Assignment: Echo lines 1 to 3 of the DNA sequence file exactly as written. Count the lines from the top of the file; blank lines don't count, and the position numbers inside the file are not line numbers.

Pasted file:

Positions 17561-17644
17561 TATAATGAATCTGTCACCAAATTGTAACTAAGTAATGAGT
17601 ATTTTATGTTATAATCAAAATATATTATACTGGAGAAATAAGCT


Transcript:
Positions 17561-17644
17561 TATAATGAATCTGTCACCAAATTGTAACTAAGTAATGAGT
17601 ATTTTATGTTATAATCAAAATATATTATACTGGAGAAATAAGCT